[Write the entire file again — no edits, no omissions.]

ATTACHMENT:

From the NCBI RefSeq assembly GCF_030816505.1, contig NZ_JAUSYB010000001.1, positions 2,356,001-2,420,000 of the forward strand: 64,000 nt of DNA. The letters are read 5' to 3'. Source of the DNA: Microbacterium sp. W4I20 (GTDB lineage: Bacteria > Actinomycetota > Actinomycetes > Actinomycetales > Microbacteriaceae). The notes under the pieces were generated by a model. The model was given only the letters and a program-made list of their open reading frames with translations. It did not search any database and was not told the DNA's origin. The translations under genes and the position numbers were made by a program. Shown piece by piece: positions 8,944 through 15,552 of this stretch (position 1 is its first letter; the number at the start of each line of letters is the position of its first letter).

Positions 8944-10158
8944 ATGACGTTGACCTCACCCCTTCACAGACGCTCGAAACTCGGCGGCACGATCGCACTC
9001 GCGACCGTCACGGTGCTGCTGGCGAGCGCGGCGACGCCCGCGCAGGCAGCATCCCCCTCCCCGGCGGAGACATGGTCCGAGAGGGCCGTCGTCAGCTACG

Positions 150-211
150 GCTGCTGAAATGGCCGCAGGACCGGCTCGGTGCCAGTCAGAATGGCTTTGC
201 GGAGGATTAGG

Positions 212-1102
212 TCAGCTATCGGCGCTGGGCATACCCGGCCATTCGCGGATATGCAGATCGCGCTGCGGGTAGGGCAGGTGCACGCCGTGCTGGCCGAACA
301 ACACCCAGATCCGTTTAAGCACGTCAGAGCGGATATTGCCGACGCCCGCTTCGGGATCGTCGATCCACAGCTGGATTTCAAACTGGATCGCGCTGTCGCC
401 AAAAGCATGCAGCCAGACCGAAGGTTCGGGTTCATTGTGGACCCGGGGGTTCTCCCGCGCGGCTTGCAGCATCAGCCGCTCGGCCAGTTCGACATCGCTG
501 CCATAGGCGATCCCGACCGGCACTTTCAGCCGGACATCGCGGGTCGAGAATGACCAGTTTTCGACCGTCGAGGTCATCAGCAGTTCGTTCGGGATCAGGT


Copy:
From the NCBI RefSeq assembly GCF_030816505.1, contig NZ_JAUSYB010000001.1, positions 2,356,001-2,420,000 of the forward strand: 64,000 nt of DNA. The letters are read 5' to 3'. Source of the DNA: Microbacterium sp. W4I20 (GTDB lineage: Bacteria > Actinomycetota > Actinomycetes > Actinomycetales > Microbacteriaceae). The notes under the pieces were generated by a model. The model was given only the letters and a program-made list of their open reading frames with translations. It did not search any database and was not told the DNA's origin. The translations under genes and the position numbers were made by a program. Shown piece by piece: positions 8,944 through 15,552 of this stretch (position 1 is its first letter; the number at the start of each line of letters is the position of its first letter).

Positions 8944-10158
8944 ATGACGTTGACCTCACCCCTTCACAGACGCTCGAAACTCGGCGGCACGATCGCACTC
9001 GCGACCGTCACGGTGCTGCTGGCGAGCGCGGCGACGCCCGCGCAGGCAGCATCCCCCTCCCCGGCGGAGACATGGTCCGAGAGGGCCGTCGTCAGCTACG

Positions 150-211
150 GCTGCTGAAATGGCCGCAGGACCGGCTCGGTGCCAGTCAGAATGGCTTTGC
201 GGAGGATTAGG

Positions 212-1102
212 TCAGCTATCGGCGCTGGGCATACCCGGCCATTCGCGGATATGCAGATCGCGCTGCGGGTAGGGCAGGTGCACGCCGTGCTGGCCGAACA
301 ACACCCAGATCCGTTTAAGCACGTCAGAGCGGATATTGCCGACGCCCGCTTCGGGATCGTCGATCCACAGCTGGATTTCAAACTGGATCGCGCTGTCGCC
401 AAAAGCATGCAGCCAGACCGAAGGTTCGGGTTCATTGTGGACCCGGGGGTTCTCCCGCGCGGCTTGCAGCATCAGCCGCTCGGCCAGTTCGACATCGCTG
501 CCATAGGCGATCCCGACCGGCACTTTCAGCCGGACATCGCGGGTCGAGAATGACCAGTTTTCGACCGTCGAGGTCATCAGCAGTTCGTTCGGGATCAGGT